• Dynasties toppled by people power

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    head20130602Some of the country’s oldest political dynasties which seemed permanently entrenched only a few years ago were surprisingly evicted by the electorate in the May 13 mid-term elections.

    “Sure” winners suffered unexpected defeats to candidates who did not have their political pedigree, bottomless funds, and grassroots organizations.

    Whether for national or local positions, political heavyweights were felled by supposedly weak challengers, who proved themselves Davids to the dynastic Goliaths.

    The Gordons of Zambales were among the dynasties that suffered painful defeats, with former senator Richard ‘Dick’ Gordon landing on the unlucky 13th spot in the senatorial derby. Gordon’s brother James lost as congressman and his wife also failed to win the electorate’s nod in her bid to succeed him as mayor of Olongapo City.

    The sun also set on the Magsaysays of the same province, with their two senate bets—including former senator Ramon ‘Jun’ Magsaysay, Jr., son and namesake of the beloved Philippine president—failing to make it to the upper chamber of Congress.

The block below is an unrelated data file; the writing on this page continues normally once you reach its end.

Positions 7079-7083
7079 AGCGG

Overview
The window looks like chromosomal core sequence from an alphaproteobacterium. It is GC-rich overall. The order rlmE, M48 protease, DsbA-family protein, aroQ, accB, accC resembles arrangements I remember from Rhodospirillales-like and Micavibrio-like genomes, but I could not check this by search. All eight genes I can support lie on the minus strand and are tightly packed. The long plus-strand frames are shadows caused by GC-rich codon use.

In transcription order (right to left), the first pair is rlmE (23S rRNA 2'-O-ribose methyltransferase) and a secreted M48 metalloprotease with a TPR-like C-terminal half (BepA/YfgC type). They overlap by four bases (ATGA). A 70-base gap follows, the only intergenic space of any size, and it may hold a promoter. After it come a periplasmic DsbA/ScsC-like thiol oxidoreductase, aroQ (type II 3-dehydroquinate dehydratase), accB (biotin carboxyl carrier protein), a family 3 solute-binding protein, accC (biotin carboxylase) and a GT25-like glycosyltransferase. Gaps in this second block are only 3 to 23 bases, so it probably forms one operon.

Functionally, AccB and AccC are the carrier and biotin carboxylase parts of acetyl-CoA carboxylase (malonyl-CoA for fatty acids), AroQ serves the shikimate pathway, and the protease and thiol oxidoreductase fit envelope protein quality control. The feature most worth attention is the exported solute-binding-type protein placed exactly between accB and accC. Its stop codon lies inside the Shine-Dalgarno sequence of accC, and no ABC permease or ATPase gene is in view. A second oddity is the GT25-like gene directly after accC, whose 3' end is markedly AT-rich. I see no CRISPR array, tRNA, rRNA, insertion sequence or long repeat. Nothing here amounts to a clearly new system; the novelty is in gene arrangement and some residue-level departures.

Angaras lose Aurora
    Outgoing Aurora Vice Governor Jerry Noveras beat by a landslide a member of the Angara clan in the province’s gubernatorial race. He garnered 51,211 votes, while incumbent Baler Mayor Arthur Angara managed only 39,696 votes. The province has 117,907 registered voters.

    Arthur is the younger brother of Sen. Edgardo Angara of Laban ng Demokratikong Pilipino.

    But the Angaras remain a politically powerful clan in the province. Outgoing Governor Bella Flor Angara Castillo won the congressional race. She will succeed her nephew, three-term Congressman Edgardo “Sonny” Jr. , who was elected to the Senate.